Milo Greene

Jul 9, 2012 - Studio Paradiso, San Francisco, CA

Jul 9, 2012

Milo Greene

Tracks

  1. 1 Welcome to Daytrotter
  2. 2 Cutty Love
  3. 3 Perfectly Aligned
  4. 4 Chicago
  5. 5 Autumn Tree

Heavy, Under The Touch Of Softness

Words by Sean Moeller, Illustration by Johnnie Cluney, Recording engineered by Shawn Biggs at Studio Paradiso, Calif.

The air burns bright orange in a Milo Greene song. It burns with passion and heart and it keeps burning. My dad, this morning, made the strangest comment around the breakfast table. He said that the thing that he can't understand is how the sun can burn for millions and millions of years without oxygen, in a vacuum, nor how it never decreases in size. Now, surely there are very simple - albeit complicated to have discovered - reasons for those things (or he could be full of shit and I could be a moron for not calling him on the validity of anything he just said), but we thought a bit about an ever-burning star in something of a drowsy/stunned silence for just a second today. Ever-burning is a key feature to the songwriting style and mood creation of California's Milo Greene.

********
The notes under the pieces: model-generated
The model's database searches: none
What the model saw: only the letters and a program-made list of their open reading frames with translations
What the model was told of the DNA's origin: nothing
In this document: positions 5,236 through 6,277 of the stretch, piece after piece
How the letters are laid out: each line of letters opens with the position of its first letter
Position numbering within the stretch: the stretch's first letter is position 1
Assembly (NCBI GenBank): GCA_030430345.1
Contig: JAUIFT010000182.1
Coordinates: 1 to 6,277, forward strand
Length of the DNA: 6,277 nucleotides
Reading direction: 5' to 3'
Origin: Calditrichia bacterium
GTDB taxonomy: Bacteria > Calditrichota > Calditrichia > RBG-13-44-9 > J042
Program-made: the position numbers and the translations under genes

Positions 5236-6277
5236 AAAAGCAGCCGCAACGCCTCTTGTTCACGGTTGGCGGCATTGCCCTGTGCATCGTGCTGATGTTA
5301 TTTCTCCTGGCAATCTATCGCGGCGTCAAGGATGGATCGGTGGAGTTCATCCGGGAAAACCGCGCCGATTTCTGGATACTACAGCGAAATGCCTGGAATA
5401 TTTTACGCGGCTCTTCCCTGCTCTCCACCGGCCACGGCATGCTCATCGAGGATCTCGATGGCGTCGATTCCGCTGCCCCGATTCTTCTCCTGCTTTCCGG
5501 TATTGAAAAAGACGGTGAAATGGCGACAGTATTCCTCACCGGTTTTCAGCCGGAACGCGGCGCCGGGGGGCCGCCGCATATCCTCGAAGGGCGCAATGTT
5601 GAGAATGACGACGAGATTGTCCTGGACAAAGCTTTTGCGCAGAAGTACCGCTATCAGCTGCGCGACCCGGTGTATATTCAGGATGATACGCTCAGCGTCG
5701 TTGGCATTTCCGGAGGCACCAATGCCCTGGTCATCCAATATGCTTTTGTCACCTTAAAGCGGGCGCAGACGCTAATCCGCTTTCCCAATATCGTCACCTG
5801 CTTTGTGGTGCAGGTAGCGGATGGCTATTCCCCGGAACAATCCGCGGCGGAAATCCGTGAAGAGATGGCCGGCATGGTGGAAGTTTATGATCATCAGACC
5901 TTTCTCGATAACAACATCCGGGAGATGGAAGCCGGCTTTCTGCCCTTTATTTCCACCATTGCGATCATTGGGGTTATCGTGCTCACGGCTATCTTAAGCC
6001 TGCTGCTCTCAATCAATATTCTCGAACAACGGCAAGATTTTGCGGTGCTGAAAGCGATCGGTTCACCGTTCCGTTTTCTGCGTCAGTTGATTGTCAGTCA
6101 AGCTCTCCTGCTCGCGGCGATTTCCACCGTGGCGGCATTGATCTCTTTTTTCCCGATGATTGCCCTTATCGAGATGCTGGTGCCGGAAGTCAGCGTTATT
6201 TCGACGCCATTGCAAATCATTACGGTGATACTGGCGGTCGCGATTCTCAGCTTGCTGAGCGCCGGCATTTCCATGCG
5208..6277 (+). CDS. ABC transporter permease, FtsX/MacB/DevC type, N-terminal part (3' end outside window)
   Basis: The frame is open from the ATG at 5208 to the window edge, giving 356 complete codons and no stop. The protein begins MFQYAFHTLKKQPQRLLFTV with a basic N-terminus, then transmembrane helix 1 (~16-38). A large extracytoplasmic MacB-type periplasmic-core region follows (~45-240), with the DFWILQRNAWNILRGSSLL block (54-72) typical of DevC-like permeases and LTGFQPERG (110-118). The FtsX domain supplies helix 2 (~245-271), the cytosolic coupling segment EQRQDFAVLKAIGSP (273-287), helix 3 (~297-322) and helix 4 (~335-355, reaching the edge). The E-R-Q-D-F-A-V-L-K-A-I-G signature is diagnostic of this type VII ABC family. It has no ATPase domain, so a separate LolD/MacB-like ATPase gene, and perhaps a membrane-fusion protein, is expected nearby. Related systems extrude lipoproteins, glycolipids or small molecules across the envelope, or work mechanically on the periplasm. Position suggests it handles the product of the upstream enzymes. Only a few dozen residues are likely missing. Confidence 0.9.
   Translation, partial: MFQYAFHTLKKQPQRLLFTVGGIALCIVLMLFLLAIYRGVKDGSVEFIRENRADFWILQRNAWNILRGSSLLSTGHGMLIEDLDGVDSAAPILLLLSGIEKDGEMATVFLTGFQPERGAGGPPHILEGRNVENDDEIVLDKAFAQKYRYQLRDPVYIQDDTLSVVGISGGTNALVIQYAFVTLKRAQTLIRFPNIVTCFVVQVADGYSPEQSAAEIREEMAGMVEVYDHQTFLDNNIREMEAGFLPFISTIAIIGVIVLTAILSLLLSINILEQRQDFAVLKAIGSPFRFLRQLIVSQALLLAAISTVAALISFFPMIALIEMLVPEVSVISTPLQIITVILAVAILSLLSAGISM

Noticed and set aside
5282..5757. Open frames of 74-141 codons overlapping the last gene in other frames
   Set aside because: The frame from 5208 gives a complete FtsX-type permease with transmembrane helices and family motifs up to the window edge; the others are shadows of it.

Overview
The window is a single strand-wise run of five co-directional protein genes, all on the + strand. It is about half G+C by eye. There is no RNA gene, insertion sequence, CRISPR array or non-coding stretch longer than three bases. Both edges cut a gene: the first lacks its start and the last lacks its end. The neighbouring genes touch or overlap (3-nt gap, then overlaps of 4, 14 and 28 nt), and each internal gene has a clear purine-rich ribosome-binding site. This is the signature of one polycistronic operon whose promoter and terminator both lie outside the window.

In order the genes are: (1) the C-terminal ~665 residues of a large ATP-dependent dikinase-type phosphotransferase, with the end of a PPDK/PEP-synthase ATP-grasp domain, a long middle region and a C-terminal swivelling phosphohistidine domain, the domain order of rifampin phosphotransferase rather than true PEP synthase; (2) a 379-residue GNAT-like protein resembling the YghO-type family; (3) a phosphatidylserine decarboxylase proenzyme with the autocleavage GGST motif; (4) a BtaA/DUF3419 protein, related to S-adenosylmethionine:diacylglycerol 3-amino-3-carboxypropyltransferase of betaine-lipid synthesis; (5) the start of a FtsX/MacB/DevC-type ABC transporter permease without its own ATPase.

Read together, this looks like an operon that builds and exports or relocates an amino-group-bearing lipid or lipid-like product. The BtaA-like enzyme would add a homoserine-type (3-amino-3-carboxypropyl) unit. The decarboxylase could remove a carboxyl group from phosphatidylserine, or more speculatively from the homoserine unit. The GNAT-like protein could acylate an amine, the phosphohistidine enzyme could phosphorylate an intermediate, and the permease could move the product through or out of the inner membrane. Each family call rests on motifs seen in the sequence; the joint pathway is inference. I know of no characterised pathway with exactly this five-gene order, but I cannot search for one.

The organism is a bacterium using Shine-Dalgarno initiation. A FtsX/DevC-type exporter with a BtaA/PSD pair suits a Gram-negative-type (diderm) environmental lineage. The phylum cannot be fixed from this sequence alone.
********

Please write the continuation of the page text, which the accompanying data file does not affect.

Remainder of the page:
The on-going flames and the etched in memory people of past days and previous loves are impossible to ignore when Andrew Heringer, Robbie Arnett and Marlana Sheetz sing. The softness of a face - not even one that's standing before them, but one that's formulating strictly from memory - is enough to stop any of the harmonizing singers in their tracks. They can't possibly move on from it once that image has set in for them. They're taken aback once again and everything's gotten heavy, under the touch of the softness. They're usually happy to stay there, wonderfully trapped in that pained, but charmed thought. They sing on the song, "Cutty Love," "I've slipped softly through/All I've waited for, my dear, is you/Even if your heart stops/I'll be there to hold you up/Even as the world turns/I'll be there to watch the fire/Burn/Burn us both alive," and it sounds like there's a plan for when things ever get too tough, when there's just one last person to rely on.

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